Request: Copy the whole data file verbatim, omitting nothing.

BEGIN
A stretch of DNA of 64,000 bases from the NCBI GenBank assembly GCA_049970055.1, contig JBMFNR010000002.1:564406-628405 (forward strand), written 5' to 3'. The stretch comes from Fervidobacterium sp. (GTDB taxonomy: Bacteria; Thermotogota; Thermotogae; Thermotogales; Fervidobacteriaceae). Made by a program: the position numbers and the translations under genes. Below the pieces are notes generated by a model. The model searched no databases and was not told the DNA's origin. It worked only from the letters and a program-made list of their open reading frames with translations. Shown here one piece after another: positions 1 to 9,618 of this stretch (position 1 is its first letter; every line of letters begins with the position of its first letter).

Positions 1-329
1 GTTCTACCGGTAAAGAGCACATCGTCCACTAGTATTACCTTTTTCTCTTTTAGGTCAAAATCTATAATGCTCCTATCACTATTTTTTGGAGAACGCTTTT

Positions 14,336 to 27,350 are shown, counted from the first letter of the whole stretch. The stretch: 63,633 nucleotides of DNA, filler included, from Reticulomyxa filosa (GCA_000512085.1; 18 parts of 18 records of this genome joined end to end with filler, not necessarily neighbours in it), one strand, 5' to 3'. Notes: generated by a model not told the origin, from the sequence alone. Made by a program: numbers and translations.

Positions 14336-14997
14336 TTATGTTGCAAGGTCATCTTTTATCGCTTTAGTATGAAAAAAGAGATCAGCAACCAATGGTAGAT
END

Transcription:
A stretch of DNA of 64,000 bases from the NCBI GenBank assembly GCA_049970055.1, contig JBMFNR010000002.1:564406-628405 (forward strand), written 5' to 3'. The stretch comes from Fervidobacterium sp. (GTDB taxonomy: Bacteria; Thermotogota; Thermotogae; Thermotogales; Fervidobacteriaceae). Made by a program: the position numbers and the translations under genes. Below the pieces are notes generated by a model. The model searched no databases and was not told the DNA's origin. It worked only from the letters and a program-made list of their open reading frames with translations. Shown here one piece after another: positions 1 to 9,618 of this stretch (position 1 is its first letter; every line of letters begins with the position of its first letter).

Positions 1-329
1 GTTCTACCGGTAAAGAGCACATCGTCCACTAGTATTACCTTTTTCTCTTTTAGGTCAAAATCTATAATGCTCCTATCACTATTTTTTGGAGAACGCTTTT

Positions 14,336 to 27,350 are shown, counted from the first letter of the whole stretch. The stretch: 63,633 nucleotides of DNA, filler included, from Reticulomyxa filosa (GCA_000512085.1; 18 parts of 18 records of this genome joined end to end with filler, not necessarily neighbours in it), one strand, 5' to 3'. Notes: generated by a model not told the origin, from the sequence alone. Made by a program: numbers and translations.

Positions 14336-14997
14336 TTATGTTGCAAGGTCATCTTTTATCGCTTTAGTATGAAAAAAGAGATCAGCAACCAATGGTAGAT